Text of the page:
About Traquair House
Traquair House is a fortified mansion style house in the Scottish Borders and is believed to be the oldest continually inhabited house in Scotland. Traquair House has been lived in for over 900 years and was originally built as a hunting lodge for Scottish monarchs.
Today the house is lived in by the 21st Lady of Traquair and her family, but the historic house and vast Traquair estate are open to the public.
Traquair House history
Traquair comes from the Celtic words meaning hamlet or dwelling and a winding stream, referring to the site’s location where the Quair burn meets the River Tweed. While the origin date of the house remains uncertain, by 1107 there was a structure to host King Alexander I who whilst there signed a royal charter.
Traquair was a hunting lodge for royals, nestled within the dense Ettrick Forest, but also served as a place to administer justice, hold court, and issue laws. For example, in 1175, William the Lion found a Bishop’s Burgh with a right to hold market on Thursdays – this site later became Glasgow.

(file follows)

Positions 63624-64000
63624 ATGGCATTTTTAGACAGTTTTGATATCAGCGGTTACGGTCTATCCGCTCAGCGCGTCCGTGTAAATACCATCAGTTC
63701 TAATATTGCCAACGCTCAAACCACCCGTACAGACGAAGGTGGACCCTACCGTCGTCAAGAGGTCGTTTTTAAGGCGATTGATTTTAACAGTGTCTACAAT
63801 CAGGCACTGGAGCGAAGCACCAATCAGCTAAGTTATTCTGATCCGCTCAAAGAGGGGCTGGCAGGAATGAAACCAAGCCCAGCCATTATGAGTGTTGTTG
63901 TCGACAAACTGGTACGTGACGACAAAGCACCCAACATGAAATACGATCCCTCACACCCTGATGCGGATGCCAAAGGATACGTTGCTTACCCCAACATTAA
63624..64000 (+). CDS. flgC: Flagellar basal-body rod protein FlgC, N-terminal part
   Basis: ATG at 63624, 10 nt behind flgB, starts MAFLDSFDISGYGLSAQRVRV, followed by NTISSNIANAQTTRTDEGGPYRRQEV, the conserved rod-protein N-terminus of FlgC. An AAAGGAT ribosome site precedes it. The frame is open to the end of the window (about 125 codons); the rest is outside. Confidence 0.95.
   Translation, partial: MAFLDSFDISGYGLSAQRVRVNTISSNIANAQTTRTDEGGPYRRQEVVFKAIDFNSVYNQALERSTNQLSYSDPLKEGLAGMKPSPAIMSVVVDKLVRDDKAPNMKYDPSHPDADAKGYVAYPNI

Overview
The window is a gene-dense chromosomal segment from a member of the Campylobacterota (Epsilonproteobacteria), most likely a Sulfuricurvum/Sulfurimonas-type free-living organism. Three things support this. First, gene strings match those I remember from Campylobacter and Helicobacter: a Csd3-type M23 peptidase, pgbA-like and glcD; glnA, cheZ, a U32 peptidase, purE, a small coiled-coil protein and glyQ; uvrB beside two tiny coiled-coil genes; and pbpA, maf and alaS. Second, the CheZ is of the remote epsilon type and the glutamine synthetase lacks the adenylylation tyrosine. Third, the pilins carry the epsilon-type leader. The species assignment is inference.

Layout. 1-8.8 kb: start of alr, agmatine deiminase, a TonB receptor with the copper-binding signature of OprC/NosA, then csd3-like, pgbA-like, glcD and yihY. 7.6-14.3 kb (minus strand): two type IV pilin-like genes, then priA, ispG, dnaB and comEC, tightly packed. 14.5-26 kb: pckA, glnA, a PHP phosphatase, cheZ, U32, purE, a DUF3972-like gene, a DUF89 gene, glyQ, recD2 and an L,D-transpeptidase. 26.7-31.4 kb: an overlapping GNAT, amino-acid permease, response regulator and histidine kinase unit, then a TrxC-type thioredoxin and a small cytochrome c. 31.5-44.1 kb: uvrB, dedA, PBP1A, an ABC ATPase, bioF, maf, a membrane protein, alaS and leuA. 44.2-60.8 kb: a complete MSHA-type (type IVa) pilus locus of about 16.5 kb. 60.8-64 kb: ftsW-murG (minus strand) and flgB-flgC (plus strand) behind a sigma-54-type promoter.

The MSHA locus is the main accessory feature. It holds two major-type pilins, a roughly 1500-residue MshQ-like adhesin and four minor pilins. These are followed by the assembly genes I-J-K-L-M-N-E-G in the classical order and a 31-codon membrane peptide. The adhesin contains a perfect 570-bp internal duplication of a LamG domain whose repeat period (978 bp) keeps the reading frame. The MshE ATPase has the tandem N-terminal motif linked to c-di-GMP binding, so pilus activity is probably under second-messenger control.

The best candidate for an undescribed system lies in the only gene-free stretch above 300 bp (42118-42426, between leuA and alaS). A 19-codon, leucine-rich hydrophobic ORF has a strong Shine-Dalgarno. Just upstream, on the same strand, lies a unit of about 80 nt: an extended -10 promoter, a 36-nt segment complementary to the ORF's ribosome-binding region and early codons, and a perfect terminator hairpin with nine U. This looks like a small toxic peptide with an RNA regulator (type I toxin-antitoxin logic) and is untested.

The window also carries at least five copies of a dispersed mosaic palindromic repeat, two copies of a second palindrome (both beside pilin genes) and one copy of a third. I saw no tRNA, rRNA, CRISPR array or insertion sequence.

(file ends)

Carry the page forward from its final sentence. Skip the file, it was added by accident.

During the Wars of Independence in the 13th century, Traquair became one of many fortified tower houses along the Tweed. The towers sent signals down-river to raise alarm during English invasions. Traquair House was returned to the Crown after a brief English occupation when Robert the Bruce became king in 1306, beginning a period of relative peace.
In the 16th century, the Lairds of Traquair were at the centre of political power and Mary, Queen of Scots visited in 1566 with her baby son. Like Mary, the house was associated with the Catholic tradition and Mass continued into the Reformation within the attic that had a secret escape route for priests.
The family’s support for the Jacobites further alienated them from high society, and after a visit from Bonnie Prince Charlie in 1745, Traquair promised not to reopen the gates until the Stuarts returned to the throne.
Traquair House today
For 300 years, there have been no alterations to the main house at Traquair, completed in 1695 by Edinburgh architect James Smith. Visitors are met with a grand driveway and gate leading to a whitewashed stone house with 2 large side wings and a double terrance overlooking formal gardens. Atop the gate, see the Traquair coat of arms.
On a guided tour, see the cradle, bed and room within which Mary, Queen of Scots stayed with her son and future king, James VI and I. Visitors can also wander through the estate’s vast parkland, exploring the maze or ambling down to the River Tweed.
Getting to Traquair House
If driving from Edinburgh, take the A27 from Peebles towards Innerleithen, following the brown signs for Traquair House. The 62 and X62 Borders Buses from Edinburgh to Innerleithen come every 30 minutes, and from Innerleithen Traquair is a 10 minute pathed walk.